The annual March for Life took place yesterday in our nation’s capital, and MSNBC marked the occasion by inviting a slew of pro-choice guests onto its daytime programming to slime the pro-life movement without giving any pro-lifers a chance to respond. Between 6 a.m. and 5 p.m. on Wednesday, MSNBC featured six pro-choice guests and zero pro-life guests.
During the 11 a.m. hour of MSNBC Live, host Brian Shactman brought on Ilyse Hogue, president of NARAL Pro-Choice America, to offer her predictable insight on the march and abortion rights in general. Shactman began by attempting to marginalize the march -- attended by tens of thousands of mostly young people -- asking, “I mean, what's the impact of the March for Life? Does it have one?” [Video below. MP3 audio here.]
Hogue spouted her usual pro-abortion drivel, and when she was done, Shactman followed her up with a panel of three more pro-choice women: MSNBC contributor Victoria DeFrancesco Soto, The Huffington Post’s Sabrina Saddiqui, and of course, Irin Carmon, MSNBC’s resident abortion-rights crusader. [Carmon was awarded a Champion of Choice Award by the New York Abortion Access Fund last year.]
You can imagine what this discussion was like. The guests presented poll data showing that most Americans want the government out of abortion decisions, yet they noted that more and more states have passed restrictive abortion laws in recent years. Shactman essentially threw up his hands over this paradox: “Now if, as we've talked about, more people want the government to stay out of this issue... why is this happening?”
Shactman also wondered about Republicans’ fate in the same bemused way that liberal journalists often do: “[H]ow is the Republican party going to appeal to more contemporary women with this kind of stance? I mean, how are they going to win those votes?” In addition: “I mean, it's almost getting impossible for a Republican to be in the center, right?”
Soto actually warned that the GOP might try to “distract” voters by paying attention to issues of general concern to all kinds of voters, both men and women:
[T]hey’re going to be trying to distract the general electorate from the issue of women, and I think two of those issues are immigration.... [a]lso recent talk about school vouchers.
If there had been a pro-lifer on the panel, surely he or she would have countered that it is women like Soto who are constantly trying to distract the public from more important issues by focusing on the phony “War on Women.”
Shactman wrapped up the panel by offering his opinion on Republicans’ failure to move to the left:
I’ve said this before on air when they had the budget deal with Paul Ryan and [John] Boehner slapping back at the Tea Party, it looked like there was an opening there for some moderation, but then it seems like it hasn't gotten a whole lot of momentum.
On the 12 p.m. hour of MSNBC Live, host Richard Lui brought on Terry O’Neill, president of the National Organization for Women, for some more unopposed pro-choice talk. Lui set her up with some sympathetic softballs:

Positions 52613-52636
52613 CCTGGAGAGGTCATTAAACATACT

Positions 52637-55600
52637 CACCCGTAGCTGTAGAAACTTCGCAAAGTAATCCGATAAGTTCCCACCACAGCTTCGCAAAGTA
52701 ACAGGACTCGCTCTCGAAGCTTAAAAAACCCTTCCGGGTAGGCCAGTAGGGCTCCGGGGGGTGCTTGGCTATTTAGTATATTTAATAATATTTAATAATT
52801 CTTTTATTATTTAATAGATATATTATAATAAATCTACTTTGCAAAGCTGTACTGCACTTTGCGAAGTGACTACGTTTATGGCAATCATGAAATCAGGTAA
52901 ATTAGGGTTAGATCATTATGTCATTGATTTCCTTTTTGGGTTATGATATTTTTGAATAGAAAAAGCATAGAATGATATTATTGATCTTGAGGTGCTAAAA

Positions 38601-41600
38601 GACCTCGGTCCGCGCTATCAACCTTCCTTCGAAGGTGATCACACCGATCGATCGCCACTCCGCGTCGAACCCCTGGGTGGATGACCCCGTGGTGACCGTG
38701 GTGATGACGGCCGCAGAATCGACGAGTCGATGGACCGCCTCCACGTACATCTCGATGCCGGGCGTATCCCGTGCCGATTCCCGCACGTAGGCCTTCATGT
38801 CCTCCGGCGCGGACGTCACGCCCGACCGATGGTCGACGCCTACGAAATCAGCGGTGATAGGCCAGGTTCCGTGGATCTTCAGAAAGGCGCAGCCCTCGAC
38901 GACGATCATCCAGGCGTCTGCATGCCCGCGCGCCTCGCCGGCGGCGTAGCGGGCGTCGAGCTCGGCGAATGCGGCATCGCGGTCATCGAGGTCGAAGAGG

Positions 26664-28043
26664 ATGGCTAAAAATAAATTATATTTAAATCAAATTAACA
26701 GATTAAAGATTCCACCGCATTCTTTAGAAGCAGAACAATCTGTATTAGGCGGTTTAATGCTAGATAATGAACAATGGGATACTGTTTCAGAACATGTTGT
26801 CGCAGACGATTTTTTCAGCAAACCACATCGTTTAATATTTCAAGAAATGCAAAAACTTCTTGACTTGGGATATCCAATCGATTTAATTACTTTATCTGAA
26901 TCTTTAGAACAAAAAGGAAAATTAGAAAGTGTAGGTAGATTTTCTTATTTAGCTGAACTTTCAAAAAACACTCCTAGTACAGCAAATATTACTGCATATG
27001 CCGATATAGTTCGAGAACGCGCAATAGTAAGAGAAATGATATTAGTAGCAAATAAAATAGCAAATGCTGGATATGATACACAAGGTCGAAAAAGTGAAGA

Texas, North Carolina, those are a couple of examples here where you've seen some more restrictive laws being enacted... [W]hy more restrictive, and how do you turn that around?
You know, the Supreme Court last week, they declined to hear an appeal and overturned Arizona law that basically said it would ban most abortions after 20 weeks. A small victory perhaps, or a big victory? Do you think this is a turn in the tide here for those who support abortion rights?
Later in the day, Alex Wagner invited Rolling Stone’s Janet Reitman onto her show to discuss what Reitman had called the “stealth war on abortion.” Of course, Wagner was sympathetic, and she let it be known right from the beginning of the interview:
This is one of the most important pieces I have read about women's health and reproductive freedoms and what is actually happening behind the scenes to restrict choice.
During the course of the discussion, Wagner attacked the American Legislative Exchange Council (ALEC), “ which has been a huge driver in voter suppression laws and a host of other conservative principles.” Way to work another favorite liberal bogeyman into the discussion, Alex. And way to suggest that voter suppression is a “conservative principle.”
Wagner ended the interview by asking, hopefully, if the pro-choice movement might soon ramp up its crusade:
[D]o you sense that there are the beginnings of organizations and sort of networking around this that can be a progressive pro-choice answer to what’s happening in the religious, conservative, anti-choice world?
Reitman demonstrated that she, too, viewed the “religious, conservative, anti-choice world” as the enemy: “I just think that progressives are having to wake up to this very quickly and get themselves mobilized, and I hope they do.”
And that was it. Six pro-choice guests on the day of the March for Life, and not a single pro-lifer to defend the march or the pro-life movement in general.
[Full transcripts of all of these segments are available here.]